Frequency Band Splitters Shootout

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dioxide
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Post 07 Jan 2016

I've been comparing how the different Rack Extension splitter behave when set to the same setting. To be honest I was surprised at how much they vary.

Here I am running white noise through the splitter with only the high band activated. All devices are set to split at 1kHz on the device controls. Song file is attached as a Reason 8.3 file.

Edit: Added Splex to the GIF (but not the Reason song file). Note that Splex's high band only goes down to 1.6kHz as opposed to 1kHz, so for Splex it isn't a direct like-for-like comparison.
Splitter-Shootout.gif
Products in the shop
https://shop.propellerheads.se/product/ ... -splitter/
https://shop.propellerheads.se/product/4dyne/
https://shop.propellerheads.se/product/ ... -splitter/
https://shop.propellerheads.se/product/ ... ompressor/

Here are the split types on the various devices. Not to say that one device is better than another, but you may find different setups work better for different uses, mastering compression, multiband effects etc.

Yoko Linkwitz-Riley
User manual: http://www.unfilteredaudio.com/YokoOperationsManual.pdf

4Dyne Perfect (see manual) or Analog (Linkwitz-Riley)
User manual: http://www.flowerau.com/4Dyne-manual.pdf

Elements Splitter sum-to-zero crossovers (couldn't find any more detailed info in the manual)
User manual: http://airraid.ch/pdf/Splitter.pdf

Splex Linkwitz-Riley (12db, 24db or 48db) or BSL – this is a special filter type, constructed with combinations of complementary Bessel filters specifically designed to guarantee that the recombined output signal is in-phase with the input signal.
User manual: http://dlogb.altervista.org/splex/SPLEX ... Manual.pdf

MClass no further details
User manual: http://docs.propellerheads.se/reason83/ ... .38.3.html

https://en.wikipedia.org/wiki/Linkwitz–Riley_filter
https://en.wikipedia.org/wiki/Bessel_filter
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Last edited by dioxide on 09 Jan 2016, edited 6 times in total.

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dioxide
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Post 07 Jan 2016

Unfortunately it looks like 4Dyne doesn't behave properly at different sample rates. The filter is dependent on the sample rate and halves when you switch to 96khz.

Edit: Flower Audio have responded already and have confirmed the issue and committed to fixing it as soon as possible. More info here:
http://www.reasontalk.com/viewtopic.php ... 00#p239700
4Dyne-bug.gif
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selig
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Post 07 Jan 2016

Interesting comparisons - at first I was wondering how a splitter could be affecting things in any way, since that term is historically used to denote an audio signal which is sent to more than one place (see the Props own Audio and CV merger/splitter as an example, particularly the one in your video labeled "SPLIT"!) ;)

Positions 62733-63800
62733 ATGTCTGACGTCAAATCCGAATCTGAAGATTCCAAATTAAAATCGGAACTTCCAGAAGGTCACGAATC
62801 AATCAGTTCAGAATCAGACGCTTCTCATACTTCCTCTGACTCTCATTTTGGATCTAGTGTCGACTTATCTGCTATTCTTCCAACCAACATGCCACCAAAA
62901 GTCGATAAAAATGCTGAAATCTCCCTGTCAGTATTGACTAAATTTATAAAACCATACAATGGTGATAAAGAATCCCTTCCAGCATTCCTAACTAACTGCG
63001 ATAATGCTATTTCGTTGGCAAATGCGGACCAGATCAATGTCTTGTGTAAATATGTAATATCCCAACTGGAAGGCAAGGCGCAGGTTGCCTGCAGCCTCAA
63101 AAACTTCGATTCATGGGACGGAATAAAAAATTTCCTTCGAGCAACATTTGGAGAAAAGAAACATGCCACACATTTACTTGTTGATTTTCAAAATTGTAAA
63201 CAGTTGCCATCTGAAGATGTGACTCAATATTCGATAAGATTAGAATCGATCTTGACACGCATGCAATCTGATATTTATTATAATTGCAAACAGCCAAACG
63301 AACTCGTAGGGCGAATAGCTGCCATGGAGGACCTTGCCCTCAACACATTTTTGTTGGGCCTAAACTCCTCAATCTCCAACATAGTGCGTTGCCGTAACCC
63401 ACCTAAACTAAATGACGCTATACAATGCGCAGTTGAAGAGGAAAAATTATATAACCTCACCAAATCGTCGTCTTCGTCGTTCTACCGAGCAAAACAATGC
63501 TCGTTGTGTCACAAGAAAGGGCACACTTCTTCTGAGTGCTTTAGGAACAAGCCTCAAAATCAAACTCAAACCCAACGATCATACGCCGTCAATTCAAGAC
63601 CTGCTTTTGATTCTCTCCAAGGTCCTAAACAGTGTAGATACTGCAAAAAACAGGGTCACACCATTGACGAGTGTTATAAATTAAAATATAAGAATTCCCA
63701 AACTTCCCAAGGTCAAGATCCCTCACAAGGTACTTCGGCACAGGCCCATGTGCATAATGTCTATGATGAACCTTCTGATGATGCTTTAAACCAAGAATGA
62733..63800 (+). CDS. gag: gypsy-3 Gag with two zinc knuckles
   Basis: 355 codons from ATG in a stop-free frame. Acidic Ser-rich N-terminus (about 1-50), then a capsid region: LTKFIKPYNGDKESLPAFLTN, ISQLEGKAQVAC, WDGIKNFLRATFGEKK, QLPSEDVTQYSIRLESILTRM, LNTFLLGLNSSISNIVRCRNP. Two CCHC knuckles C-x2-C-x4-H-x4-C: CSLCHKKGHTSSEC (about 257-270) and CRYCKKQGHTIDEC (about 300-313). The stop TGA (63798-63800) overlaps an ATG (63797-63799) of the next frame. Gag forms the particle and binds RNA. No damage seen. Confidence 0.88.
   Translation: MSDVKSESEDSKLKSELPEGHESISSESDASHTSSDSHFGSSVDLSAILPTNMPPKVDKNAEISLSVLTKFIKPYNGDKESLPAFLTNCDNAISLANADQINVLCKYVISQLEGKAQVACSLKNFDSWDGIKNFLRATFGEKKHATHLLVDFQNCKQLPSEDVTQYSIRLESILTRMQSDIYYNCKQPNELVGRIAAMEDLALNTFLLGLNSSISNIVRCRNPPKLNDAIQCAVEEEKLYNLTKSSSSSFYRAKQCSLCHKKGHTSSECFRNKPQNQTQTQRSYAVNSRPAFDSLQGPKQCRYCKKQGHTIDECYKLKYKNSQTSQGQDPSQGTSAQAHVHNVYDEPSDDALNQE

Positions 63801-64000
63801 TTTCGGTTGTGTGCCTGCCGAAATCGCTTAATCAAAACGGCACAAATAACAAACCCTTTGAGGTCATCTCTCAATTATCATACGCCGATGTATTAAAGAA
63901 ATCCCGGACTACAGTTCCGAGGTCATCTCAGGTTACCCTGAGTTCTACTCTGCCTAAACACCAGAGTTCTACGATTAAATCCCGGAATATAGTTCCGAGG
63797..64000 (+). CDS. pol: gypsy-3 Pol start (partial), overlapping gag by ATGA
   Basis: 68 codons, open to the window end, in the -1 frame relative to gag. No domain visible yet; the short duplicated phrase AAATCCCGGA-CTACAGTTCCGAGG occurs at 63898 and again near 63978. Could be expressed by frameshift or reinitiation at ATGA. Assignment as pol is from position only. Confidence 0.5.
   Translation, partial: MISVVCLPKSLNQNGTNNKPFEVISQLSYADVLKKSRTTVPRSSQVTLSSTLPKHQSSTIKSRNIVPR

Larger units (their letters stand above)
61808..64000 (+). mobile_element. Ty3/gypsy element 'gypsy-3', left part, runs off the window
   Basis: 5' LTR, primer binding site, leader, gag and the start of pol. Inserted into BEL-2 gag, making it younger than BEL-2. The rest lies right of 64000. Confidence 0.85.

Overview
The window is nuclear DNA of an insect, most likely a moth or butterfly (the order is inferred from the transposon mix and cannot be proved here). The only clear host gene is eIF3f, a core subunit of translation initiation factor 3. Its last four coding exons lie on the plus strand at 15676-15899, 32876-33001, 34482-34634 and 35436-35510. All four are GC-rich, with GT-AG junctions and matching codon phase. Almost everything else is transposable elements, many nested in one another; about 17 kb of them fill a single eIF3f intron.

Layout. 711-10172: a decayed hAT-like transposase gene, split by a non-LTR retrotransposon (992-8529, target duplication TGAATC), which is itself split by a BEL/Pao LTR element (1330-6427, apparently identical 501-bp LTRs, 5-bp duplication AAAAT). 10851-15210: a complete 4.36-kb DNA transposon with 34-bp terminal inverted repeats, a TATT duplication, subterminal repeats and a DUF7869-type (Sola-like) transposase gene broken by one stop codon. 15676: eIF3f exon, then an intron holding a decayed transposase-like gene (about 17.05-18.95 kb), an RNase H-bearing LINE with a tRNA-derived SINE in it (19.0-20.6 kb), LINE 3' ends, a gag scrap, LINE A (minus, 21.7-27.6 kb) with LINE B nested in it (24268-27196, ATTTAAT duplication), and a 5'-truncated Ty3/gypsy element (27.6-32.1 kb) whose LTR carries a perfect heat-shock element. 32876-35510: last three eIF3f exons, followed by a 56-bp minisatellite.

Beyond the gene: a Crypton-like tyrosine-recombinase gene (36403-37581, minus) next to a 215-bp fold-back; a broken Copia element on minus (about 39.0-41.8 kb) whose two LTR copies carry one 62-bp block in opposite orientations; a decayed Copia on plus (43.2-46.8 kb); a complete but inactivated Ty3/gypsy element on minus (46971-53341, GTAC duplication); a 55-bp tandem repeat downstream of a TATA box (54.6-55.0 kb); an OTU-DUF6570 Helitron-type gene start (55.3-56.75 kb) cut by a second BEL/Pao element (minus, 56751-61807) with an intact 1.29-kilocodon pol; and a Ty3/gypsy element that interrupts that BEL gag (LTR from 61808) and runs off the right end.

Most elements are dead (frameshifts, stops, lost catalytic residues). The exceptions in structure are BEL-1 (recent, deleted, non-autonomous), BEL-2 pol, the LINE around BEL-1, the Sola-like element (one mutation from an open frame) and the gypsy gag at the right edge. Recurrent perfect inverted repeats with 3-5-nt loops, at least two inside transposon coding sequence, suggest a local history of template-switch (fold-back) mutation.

What you're talking about is a crossover - is "splitter" a DJ term maybe? Anyway, crossovers are a set of complementary filters, and as such there are as many variations with crossovers as with filters. With a crossover, the more important thing IMO is how they combine, which is to say how they "color" the sound when the audio bands are re-combined. Ideally there should be no change, with the Props own Stereo Imager setting the bar with absolutely no coloration and a completely flat signal when the bands are re-combined. There are plenty of examples of crossovers in multi band units that do not re-combine as accurately as one may like, with the McDSP ML-4000 being a well known example (though I still find it useful myself).

There are some who feel steep slopes are more desirable than gentle slopes for things like multi-band compression, but I much more prefer the gentle slopes for the same reasons I prefer crossfades on edits over butt-splices in most cases. This is because there are very few sounds that occupy ONLY a single band of frequencies and can therefore be controlled by steep bands - most of the time a sound occupies a wide range of frequencies, especially a sound that moves in pitch (melodic or chordal). In my experience, the steeper the slope the more you "hear" the processor working, which is almost always a bad thing IMO.

Ideally IMO, a variable slope is best for mult-band type processing since you can dial in the best slope based on the sound. As far as I'm aware, the Waves C4 is the only multi-band with this feature (called Q in their product), but there are many new products that I'm not aware of that may offer this useful feature.